An-Examination-at-the-Faculty-of-Medicine,-ParisA recent survey published by Sabrix indicates that corporate tax audits are on the rise.   Eighty-three percent of companies surveyed report an increased number of audits due to state and local tax revenue shortfalls.  Survey respondents comprised 140 tax executives from the Forbes Global 2000 Index.

Ninety-six percent of the attendees said that despite the recession, transaction taxes such as sales and use taxes will continue to be an area of focus. In response to the economic downturn, 45 percent of the attendees said their companies had reduced their employee headcount, but 45 percent also increased their investment in tax technologies.

Eighty-one percent of the respondents have made sales and use tax and value-added tax a more strategic focus of their company due to the economy. A similar proportion said they have implemented new programs and processes to remain compliant.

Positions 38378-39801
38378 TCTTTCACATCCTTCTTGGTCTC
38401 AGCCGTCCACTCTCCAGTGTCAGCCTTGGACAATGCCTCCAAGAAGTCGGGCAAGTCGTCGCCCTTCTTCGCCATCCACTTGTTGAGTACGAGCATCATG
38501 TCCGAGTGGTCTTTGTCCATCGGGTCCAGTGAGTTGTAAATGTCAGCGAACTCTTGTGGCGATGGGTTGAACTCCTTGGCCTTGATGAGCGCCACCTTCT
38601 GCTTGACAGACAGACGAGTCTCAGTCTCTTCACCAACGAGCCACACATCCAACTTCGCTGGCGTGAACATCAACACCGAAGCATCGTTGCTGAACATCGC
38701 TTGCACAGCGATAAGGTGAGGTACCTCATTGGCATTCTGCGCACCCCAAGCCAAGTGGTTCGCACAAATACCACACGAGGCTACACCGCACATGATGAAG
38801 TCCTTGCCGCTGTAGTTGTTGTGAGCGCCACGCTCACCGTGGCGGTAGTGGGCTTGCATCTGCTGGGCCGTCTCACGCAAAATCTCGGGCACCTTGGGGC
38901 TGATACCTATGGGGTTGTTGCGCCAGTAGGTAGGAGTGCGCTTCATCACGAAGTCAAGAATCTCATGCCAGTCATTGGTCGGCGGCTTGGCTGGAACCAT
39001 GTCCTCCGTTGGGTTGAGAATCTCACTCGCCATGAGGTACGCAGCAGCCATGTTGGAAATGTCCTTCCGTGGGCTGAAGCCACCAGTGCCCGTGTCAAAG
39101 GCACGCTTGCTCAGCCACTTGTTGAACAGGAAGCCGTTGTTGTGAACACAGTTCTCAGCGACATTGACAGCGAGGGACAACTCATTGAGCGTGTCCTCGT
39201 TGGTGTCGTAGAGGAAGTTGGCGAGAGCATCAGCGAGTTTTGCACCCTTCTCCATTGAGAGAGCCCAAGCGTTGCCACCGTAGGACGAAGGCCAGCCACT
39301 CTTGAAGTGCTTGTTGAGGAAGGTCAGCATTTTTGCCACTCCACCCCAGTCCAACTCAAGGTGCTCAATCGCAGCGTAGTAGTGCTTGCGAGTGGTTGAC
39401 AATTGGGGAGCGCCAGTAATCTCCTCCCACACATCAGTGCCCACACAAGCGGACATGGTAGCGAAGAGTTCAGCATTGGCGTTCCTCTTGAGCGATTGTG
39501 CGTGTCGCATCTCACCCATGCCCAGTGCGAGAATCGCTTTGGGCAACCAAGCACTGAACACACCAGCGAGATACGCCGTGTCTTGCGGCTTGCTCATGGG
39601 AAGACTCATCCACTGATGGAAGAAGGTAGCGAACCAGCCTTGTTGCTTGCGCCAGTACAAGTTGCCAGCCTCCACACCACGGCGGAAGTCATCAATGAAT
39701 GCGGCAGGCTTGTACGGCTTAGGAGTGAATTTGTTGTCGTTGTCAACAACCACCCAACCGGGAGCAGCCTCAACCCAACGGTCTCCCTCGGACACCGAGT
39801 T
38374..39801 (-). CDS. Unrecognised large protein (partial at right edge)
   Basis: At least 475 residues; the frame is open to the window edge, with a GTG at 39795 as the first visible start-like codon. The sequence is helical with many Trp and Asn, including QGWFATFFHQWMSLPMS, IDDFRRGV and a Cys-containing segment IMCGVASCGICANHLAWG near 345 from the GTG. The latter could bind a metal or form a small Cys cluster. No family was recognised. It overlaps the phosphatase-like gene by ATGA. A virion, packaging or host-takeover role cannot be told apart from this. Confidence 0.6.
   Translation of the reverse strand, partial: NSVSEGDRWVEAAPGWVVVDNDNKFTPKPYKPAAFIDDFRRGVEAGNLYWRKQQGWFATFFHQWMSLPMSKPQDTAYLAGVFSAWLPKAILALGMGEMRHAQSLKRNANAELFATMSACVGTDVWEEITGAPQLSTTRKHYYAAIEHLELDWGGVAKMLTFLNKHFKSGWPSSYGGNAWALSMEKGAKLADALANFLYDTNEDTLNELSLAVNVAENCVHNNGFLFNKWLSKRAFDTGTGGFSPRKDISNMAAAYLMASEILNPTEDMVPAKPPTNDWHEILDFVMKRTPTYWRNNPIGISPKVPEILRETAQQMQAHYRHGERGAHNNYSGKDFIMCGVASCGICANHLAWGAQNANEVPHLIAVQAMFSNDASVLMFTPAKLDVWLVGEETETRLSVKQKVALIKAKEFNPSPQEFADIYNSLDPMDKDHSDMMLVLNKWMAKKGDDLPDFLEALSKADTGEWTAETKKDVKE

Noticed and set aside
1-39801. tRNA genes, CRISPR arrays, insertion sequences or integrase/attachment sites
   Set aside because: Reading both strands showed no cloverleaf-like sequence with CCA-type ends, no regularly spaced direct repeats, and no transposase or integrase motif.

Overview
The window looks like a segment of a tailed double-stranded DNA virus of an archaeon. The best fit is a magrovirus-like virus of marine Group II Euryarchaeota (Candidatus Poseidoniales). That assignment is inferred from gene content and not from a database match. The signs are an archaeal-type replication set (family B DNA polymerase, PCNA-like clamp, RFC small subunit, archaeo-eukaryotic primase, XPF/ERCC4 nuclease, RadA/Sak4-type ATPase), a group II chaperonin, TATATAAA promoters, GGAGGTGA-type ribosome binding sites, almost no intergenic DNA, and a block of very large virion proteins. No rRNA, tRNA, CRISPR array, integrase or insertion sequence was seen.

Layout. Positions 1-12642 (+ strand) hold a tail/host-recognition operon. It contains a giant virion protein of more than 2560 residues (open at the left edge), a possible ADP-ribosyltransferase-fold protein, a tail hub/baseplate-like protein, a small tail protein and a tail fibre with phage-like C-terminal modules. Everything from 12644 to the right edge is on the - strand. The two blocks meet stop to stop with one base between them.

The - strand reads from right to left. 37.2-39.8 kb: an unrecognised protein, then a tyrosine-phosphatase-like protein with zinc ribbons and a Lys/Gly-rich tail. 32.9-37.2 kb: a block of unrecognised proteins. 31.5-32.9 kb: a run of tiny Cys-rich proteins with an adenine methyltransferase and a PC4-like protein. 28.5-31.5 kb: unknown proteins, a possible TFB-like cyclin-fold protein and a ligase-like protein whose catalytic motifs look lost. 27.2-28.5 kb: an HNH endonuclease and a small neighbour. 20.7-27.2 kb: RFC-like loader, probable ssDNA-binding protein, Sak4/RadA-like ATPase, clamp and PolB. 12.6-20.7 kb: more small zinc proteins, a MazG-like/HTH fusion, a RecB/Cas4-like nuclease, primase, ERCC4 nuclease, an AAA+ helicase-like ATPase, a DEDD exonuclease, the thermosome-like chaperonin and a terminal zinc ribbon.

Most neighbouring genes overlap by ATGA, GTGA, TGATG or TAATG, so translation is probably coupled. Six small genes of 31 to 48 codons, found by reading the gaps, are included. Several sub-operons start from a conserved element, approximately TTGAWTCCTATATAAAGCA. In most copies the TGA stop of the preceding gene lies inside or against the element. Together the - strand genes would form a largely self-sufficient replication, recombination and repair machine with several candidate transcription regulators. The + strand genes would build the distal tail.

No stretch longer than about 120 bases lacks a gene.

The IRS is under pressure to enforce compliance with federal tax statutes.  The US Treasury coffers are seriously depleted given all the stimulus and economic recovery expenditures.  The IRS is mandated to assure that corporations comply with all tax laws.  The IRS has developed an Industry Focus Issue, (IFI) audit strategy that  profiles high risk corporate tax compliance statutes.   IFI guides field audit personnel through a risk based assessment of corporate tax compliance.  The IFI aggregates and ranks  Three Tiers of high risk tax compliance issues.  Examiners will conduct rigorous reviews of these issue sensitive factors.  The factors concern revenue recognition, sales tax, partnership reporting, and the repatriation of revenue derived in foreign domiciles.